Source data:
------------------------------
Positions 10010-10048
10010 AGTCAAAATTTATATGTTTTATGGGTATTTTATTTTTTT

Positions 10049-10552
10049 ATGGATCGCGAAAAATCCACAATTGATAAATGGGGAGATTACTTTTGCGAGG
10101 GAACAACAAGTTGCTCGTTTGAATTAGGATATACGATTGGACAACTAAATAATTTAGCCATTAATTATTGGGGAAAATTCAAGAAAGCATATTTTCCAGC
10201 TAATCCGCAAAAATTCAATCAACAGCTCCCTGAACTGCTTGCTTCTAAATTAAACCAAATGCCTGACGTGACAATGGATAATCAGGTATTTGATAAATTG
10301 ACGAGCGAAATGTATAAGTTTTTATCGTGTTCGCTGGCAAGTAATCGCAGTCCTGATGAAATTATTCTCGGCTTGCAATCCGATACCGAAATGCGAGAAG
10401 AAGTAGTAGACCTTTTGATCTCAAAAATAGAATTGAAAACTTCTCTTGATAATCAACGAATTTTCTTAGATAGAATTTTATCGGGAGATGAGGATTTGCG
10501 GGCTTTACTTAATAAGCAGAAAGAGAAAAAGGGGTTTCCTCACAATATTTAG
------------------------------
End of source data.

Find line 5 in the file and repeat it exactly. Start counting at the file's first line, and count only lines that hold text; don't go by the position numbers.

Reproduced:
10101 GAACAACAAGTTGCTCGTTTGAATTAGGATATACGATTGGACAACTAAATAATTTAGCCATTAATTATTGGGGAAAATTCAAGAAAGCATATTTTCCAGC